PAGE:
A compliment from a mother-in-law is a rare and wonderful thing, especially from my mother-in-law. She loves me, but even though I've been married to her son for years she still hasn't quite figured me out. She's a liberal, and was quite disappointed to learn I was moderate to conservative in some areas, and repeatedly reminds me of how highly she regards my liberal sister-in-law, the one who summers at Cape Cod.
But still she tests the waters ever so often, to see if I've made the conversion. Recently, she asked me if I'd support Hillary Clinton. I told her I thought as much of Hillary Clinton as I did Bush. Not knowing what to say, she gave me the Disapproving Look.
Larry gets the Disapproving Look, too, when he talks about his support for gun ownership. Or his guns. His mother probably blames me, even though he had the guns long before we met. In fact, I fell for him completely after watching him load his own bullets. I never knew people could load their own bullets. How sexy.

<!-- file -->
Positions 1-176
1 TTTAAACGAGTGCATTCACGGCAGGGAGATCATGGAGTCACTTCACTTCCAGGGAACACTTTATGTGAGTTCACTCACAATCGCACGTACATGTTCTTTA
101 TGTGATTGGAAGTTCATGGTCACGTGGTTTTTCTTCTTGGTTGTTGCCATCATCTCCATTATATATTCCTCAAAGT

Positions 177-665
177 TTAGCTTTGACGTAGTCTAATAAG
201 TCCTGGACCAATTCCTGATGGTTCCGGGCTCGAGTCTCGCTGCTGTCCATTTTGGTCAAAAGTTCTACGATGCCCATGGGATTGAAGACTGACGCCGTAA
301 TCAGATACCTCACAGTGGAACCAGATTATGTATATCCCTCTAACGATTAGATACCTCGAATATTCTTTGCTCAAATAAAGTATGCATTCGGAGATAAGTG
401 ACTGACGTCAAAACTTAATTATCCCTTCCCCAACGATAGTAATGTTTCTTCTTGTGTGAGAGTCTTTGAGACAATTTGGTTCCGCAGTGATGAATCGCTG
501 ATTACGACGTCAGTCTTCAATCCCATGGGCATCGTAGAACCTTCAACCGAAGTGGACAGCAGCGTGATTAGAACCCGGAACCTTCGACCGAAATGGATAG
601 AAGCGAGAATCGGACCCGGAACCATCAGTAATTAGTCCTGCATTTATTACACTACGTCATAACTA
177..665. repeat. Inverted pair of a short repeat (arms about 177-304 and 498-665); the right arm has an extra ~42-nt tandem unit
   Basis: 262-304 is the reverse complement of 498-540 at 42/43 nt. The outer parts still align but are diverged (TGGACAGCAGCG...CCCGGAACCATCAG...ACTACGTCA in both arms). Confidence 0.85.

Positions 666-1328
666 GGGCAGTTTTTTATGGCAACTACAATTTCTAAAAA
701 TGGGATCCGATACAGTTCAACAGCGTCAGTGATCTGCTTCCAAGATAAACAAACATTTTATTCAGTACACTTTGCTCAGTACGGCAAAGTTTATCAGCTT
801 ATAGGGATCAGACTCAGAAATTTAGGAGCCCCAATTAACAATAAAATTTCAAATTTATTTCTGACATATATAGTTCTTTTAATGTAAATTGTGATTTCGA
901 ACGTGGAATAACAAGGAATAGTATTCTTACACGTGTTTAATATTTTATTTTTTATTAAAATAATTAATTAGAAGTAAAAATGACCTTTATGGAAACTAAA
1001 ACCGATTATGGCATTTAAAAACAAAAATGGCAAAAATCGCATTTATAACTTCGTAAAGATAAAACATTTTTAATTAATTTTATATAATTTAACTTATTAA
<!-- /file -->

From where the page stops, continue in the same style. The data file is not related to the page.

But I digress. As I said, my mother-in-law paid me a compliment. After I sent these photographs of the kids, she called and said, "Those pictures are exquisite. You have a good eye. You should consider doing this for money."
My own mother, an artist, told me the same thing last week, when I gave her a picture I'd taken of a bee. "Do you mind if I send this to a magazine?" she asked.
"Knock yourself out," I said.
"No, really," she replied. "Your pictures are really good. You should sell them."
I've had other similar suggestions since I posted other photos on my blog, from people I don't even know. Perhaps I should consider it. I do have a habit of turning my hobbies into income. I started writing as a hobby, now I'm a writer. I started sewing as a hobby several years ago, now I have a sideline sewing business. My interest in Pembroke Welsh Corgis turned into a small hobby kennel that is self-supporting.
But photography? I don't know. Photography is a Zen activity for me. I just kind of sit there with my camera and observe, capturing a perfect moment as I see it. Sometimes I'll look up and see my kids sitting there and the light will be just right and I'll grab my camera and get the shot.
But to go out and try to get candid moments of other people's kids, as my mother-in-law thinks I should? That would feel too much like work. Maybe I'll just make a few prints of my better insect and animal photos and see if they sell at the farmer's market. If they do, I'll phone my mother-in-law and tell her she might be on to something.
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